On-site Caretaking fees

Discussion in 'Property Management' started by NedKelly, 2nd May, 2020.

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  1. NedKelly

    NedKelly Well-Known Member

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    I am currently reviewing our strata budget and as we have an on-site manager these fees represent the largest expenditure in the budget. I would be interested to know what percentage of the budget other schemes pay for their on-site manager. If you have that number could you let me know so I can work out where we stand. Thanks
     
  2. Pumpkin

    Pumpkin Well-Known Member

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    There are many factors that determine this.
    From experience, it can range from 60% to 90%.....
     
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  3. NedKelly

    NedKelly Well-Known Member

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    I have been reviewing previous years fees and due to the automatic fees increase in the caretaking agreement combined with the fact that we have made good savings in other areas over the years this percentage has now increased to 73% of the total budget which seems high to me.
     
  4. qak

    qak Well-Known Member

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    The caretaker's fees are independent of other costs, that doesn't seem like a logical comparison to me. Is it possible you are saving on other costs because the caretaker is doing a good job?

    I'd be looking at what the caretaker costs vs what alternatives are actually available to the scheme?
     
  5. Pumpkin

    Pumpkin Well-Known Member

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    Whilst a good indication for quick comparison, it is hard to pinpoint what percentage is fair.
    Factors includes scope of works of the Caretaker, size/facilities/age/condition of Complex, whether it's short or long-term, or combined rental, and how diligent the Committee is.
    And as you said, the annual salary increment also plays a big part. It can vary between CPI and 5%. So the compounding effect is huge for a 25-year contract.

    The industry tends to compare cost per household, or per entitlement if there are mixed-development.

    Management Rights industry is a very specialised industry and there hasnt been two Schemes that are really comparable.
     
  6. Marg4000

    Marg4000 Well-Known Member

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    You will be bound by the conditions of the contract signed with the manager unless it is up for renewal.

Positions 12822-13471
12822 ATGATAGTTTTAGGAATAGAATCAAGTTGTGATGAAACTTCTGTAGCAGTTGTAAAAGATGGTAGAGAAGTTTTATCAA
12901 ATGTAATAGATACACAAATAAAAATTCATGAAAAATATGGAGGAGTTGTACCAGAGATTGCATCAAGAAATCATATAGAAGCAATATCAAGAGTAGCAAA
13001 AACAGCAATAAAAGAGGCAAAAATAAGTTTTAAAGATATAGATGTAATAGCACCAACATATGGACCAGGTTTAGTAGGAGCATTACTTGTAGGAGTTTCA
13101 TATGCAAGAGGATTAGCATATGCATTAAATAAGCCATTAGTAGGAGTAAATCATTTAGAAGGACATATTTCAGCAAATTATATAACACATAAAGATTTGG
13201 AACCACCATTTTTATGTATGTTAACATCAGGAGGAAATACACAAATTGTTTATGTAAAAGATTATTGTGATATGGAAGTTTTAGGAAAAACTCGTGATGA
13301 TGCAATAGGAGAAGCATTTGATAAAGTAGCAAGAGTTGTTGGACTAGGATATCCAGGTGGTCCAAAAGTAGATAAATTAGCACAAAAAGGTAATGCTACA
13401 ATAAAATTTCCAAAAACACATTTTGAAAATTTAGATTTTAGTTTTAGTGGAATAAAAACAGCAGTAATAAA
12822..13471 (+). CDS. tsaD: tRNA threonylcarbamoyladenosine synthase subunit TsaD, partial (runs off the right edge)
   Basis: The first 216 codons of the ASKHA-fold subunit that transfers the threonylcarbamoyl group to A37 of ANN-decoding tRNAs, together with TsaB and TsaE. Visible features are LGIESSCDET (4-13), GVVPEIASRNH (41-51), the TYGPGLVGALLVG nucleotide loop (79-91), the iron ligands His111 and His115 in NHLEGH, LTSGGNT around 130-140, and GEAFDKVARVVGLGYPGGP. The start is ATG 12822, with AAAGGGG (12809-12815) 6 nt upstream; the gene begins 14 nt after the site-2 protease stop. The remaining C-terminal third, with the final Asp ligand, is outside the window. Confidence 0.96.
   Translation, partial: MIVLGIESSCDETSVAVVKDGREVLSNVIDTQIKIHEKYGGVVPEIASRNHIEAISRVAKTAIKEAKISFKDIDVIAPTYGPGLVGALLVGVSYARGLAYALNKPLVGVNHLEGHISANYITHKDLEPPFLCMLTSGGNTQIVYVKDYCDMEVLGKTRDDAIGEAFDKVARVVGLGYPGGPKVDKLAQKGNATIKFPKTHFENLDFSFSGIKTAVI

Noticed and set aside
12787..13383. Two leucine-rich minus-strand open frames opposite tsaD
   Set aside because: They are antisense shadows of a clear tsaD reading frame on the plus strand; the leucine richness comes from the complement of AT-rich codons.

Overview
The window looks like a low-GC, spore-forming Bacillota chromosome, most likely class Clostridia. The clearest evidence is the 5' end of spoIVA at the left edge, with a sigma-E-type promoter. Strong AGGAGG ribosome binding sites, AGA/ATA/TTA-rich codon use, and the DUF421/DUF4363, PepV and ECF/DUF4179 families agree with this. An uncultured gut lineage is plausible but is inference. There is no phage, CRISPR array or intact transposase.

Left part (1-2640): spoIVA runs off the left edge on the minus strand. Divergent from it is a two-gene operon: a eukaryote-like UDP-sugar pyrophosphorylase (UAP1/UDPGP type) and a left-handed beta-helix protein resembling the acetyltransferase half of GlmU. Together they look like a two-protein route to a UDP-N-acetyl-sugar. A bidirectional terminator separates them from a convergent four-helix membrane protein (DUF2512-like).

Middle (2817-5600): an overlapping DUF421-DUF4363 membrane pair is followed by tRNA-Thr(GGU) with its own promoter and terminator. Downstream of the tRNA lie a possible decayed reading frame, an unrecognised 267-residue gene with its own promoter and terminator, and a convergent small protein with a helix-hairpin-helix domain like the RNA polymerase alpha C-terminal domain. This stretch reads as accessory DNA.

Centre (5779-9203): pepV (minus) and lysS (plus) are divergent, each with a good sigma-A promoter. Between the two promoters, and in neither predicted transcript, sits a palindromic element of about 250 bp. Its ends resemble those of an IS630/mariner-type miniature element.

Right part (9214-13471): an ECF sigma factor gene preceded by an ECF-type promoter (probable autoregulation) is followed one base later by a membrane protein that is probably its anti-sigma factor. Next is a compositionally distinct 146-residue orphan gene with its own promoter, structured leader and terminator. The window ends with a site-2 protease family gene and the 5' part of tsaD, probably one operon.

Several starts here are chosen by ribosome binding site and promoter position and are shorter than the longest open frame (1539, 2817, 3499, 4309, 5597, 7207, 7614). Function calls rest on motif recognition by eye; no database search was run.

7. NedKelly

    NedKelly Well-Known Member

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    So what would be an average cost per household? Do you have any examples?
     
  8. Michael Mitchell

    Michael Mitchell Property Manager Business Member

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    No scheme is the same, no agreement is the same, every scheme has it's own uniqueness and requirements. As a rule of thumb, define your expectation, then go through the exercise of quoting to have it done externally, including ADHOC on-call work and after-hours and on-demand, etc, then compare that to what you pay your Caretaker. In most cases, if you do an honest appraisal, it would cost you 3-5x what you pay your Caretaker. People seldom realise this because they have little understanding of what actually goes on behind the scenes unless a particular matter directly involves them. If you have ****** managers who don't care that's never a good thing. But if you have a good manager who cares and takes ownership of the scheme and treats the whole scheme as if it were their own, including things like security and safety for occupants - you can't put a price on that.
     
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  9. NedKelly

    NedKelly Well-Known Member

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    Yeah right! Multiply that over the number of lots in the scheme and our manager would be raking in over $600,000 a year. Nice work if you can get it.
     
  10. Michael Mitchell

    Michael Mitchell Property Manager Business Member

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    Read what I wrote, rethink what you just posted.
     
  11. NedKelly

    NedKelly Well-Known Member

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    You have to put a price on it because the BCCM legislation allows these contracts to be bought and sold like commodities and your good manager could be replaced by a bad manager in a short period of time with no redress.